Horn Valves

Gretchen Heuring

Valves In Our Hearts

By | 08.05.2014


Just like a trombone, we have valves in our hearts. Our heart valves are operated by our heart's electrical system and their job is to make sure that blood flows freely and in a forward direction with no backward leakage. A heart valve disorder means that the four heart chambers are not beating in an organized manner. The most common symptoms are fatigue and shortness of breath, but often there are no symptoms.


Several types of heart valve disease

The valves in our hearts can be damaged by several different things, causing heart valve disease. There are different kinds of heart valve diseases.


One type involves a narrowed opening that makes the heart work harder. Most often, the valve opening is narrowed because hardening of the arteries has progressed to the heart, thickening and hardening the valve walls. This is called valvular stenosis.


A second type of heart valve disease is caused by a leaky valve. If the valve does not seal, some blood will leak backwards, the heart has to work harder, and less blood may flow through the body. This is valvular insufficiency.


During a severe infection, including dental infections, germs enter the blood stream and attack the heart valves, causing growths and holes and scarring. This is called Endocarditis.


Changes To The Heart

Heart valve diseases cause changes to the heart. The heart muscle can stretch or even tear, the opening in a valve can get larger, or the valve can become calcified. These are serious changes that can be life threatening.


Symptoms of Heart Valve Disease

Shortness of breath. You may have trouble catching your breath and feel better propped up with pillows when you lie down.


Dizziness and generally feeling weak and tired. You just don't feel like following your usual daily routine. Fainting is fairly common.


Palpitations. Strange feelings in your chest like your heart is flopping around. Or you may feel like it is skipping beats. You are noticing the behavior of your heart.


Swelling. Your feet and ankles could swell, or your belly might swell so that you feel bloated.


Rapid weight gain. Gain of two or three pounds in one day.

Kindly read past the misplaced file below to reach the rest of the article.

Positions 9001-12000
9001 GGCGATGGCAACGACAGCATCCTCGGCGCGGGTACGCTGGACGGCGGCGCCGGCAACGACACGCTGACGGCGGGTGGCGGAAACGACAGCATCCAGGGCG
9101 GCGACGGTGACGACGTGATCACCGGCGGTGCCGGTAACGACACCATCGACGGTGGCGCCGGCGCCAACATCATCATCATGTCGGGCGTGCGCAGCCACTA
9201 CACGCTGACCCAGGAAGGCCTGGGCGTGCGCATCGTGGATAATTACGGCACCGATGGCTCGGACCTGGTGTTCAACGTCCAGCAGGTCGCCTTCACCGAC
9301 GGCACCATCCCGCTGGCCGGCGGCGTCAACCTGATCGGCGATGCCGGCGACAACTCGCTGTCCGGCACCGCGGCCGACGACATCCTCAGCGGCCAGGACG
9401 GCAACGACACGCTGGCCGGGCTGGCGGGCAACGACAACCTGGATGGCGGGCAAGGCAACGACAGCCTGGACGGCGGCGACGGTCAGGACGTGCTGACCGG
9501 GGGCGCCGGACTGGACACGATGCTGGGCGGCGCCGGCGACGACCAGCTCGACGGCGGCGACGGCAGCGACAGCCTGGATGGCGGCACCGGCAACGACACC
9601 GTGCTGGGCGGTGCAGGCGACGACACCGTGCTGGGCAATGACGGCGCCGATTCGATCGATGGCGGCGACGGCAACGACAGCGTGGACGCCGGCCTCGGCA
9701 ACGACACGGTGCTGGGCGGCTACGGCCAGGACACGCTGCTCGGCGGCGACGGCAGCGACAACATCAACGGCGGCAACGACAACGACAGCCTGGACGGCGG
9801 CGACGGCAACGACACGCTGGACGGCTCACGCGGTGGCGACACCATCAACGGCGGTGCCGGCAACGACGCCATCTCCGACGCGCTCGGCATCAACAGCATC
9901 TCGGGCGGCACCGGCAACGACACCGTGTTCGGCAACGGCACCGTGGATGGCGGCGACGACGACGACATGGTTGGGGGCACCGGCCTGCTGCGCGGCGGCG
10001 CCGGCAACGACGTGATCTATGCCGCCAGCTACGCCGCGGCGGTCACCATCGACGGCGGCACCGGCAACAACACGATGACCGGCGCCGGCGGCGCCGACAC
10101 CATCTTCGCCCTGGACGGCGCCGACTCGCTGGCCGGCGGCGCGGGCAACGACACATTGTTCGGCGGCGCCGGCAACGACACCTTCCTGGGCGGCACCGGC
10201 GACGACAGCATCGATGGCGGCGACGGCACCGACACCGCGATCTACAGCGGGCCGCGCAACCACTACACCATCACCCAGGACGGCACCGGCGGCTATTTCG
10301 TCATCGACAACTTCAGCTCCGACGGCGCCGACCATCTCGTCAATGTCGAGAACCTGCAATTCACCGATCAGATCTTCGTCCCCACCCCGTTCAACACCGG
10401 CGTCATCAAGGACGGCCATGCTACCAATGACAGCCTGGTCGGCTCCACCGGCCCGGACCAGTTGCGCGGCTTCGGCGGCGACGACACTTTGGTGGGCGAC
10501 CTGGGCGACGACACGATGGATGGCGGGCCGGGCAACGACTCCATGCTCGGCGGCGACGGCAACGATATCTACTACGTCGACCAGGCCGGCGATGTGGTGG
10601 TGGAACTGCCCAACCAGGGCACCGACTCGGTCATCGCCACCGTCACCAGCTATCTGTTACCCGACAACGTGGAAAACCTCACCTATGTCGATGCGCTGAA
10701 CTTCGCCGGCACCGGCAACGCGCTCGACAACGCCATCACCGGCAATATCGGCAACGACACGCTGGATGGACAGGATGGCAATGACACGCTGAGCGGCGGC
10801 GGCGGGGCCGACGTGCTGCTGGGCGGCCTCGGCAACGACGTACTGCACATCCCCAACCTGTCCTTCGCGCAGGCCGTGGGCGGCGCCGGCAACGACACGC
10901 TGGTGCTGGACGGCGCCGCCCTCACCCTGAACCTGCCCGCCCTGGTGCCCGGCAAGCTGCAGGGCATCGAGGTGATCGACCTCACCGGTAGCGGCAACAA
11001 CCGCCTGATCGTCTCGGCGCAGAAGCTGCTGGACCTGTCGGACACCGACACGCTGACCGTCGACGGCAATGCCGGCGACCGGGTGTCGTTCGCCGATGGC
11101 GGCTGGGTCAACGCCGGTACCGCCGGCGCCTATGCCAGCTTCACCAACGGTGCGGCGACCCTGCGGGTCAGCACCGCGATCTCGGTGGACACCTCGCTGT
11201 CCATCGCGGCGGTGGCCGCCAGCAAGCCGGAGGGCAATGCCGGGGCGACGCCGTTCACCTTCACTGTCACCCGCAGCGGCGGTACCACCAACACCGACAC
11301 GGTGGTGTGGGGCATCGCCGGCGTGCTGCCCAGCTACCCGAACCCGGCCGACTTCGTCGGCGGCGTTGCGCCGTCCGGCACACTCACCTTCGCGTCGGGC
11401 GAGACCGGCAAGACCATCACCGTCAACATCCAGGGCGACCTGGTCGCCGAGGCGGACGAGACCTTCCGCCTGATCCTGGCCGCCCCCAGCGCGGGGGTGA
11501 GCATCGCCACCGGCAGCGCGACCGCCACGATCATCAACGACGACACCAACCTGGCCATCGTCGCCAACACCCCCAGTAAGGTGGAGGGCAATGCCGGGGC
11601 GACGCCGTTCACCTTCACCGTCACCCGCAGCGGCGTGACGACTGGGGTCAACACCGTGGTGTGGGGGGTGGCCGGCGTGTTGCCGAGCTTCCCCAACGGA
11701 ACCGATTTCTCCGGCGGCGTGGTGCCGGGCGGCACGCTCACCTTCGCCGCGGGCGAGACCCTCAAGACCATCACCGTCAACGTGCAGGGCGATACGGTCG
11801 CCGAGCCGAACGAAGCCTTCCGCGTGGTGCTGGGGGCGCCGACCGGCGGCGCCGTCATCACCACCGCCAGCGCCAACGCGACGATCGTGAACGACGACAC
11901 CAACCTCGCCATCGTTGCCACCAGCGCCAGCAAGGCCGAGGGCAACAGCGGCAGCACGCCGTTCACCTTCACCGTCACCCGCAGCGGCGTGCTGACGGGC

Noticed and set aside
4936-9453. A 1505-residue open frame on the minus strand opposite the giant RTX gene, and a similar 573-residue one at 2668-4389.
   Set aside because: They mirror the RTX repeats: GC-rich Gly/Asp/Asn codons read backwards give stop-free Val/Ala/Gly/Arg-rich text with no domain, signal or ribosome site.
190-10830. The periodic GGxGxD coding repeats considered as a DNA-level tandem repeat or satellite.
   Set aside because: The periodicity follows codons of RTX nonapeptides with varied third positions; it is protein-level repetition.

Treatments for Heart Valve Disease

Currently, there are no medications that can keep a heart valve from leaking or open a valve that has become constricted. There are medications that will make you more comfortable, but a valve replacement is most likely the best solution. Pay attention to your doctors.




woman walking on a dusty road

The heart ages along with the rest of our body but it is capable of adapting itself to age-related changes if we take care.



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Old Truck Valves

Gretchen Heuring

Old Valves

By | 08.06.2014


In the past ten years, there has been a big increase in successful aortic valve (heart valve) replacements among people over the age of 65 and an even larger increase of these successful surgeries for people over 85. This is based on a study of eighty-two million Medicare patients reported in the Journal of the American Medical Association in November of 2013.


By "successful," I mean that these people stayed in the hospital for shorter times and lived longer and healthier after the surgery.


This is astonishing when we consider that less than ten years ago, doctors did not believe surgeries of any kind could be successful for older people. What has caused this big change?


This change is brought about by new operating procedures and advancements in the development of replacement valves for hearts.


Newer, less invasive techniques have been developed, requiring smaller incisions and finer instruments. This means less pain afterwards and a shorter hospital stay. The newest one is caled TAVR (Transcatheter Aortic Valve Replacement.) With TAVR, a replacement valve is inserted into the old valve using very small openings that leave all the chest bones in place.



In This Video, A Heart Patient

Talks About Choosing A Cardiologist



Ella Traver

Cardiologist Training

By | 08.06.2014


First a cardiologist has to have a college degree. A bachelor's degree is required to get into medical school. Next, she attends medical school for four years followed by at least three years of internal medicine training. Then, to specialize in cardiology, six to eight MORE years of specialized training is required. Specialties could include electrophysiology, echocardiography, pediatric cardiology, and others.


When I add this up, I get a minimum of 17 years (including a bachelor's degree.) That's doggoned impressive.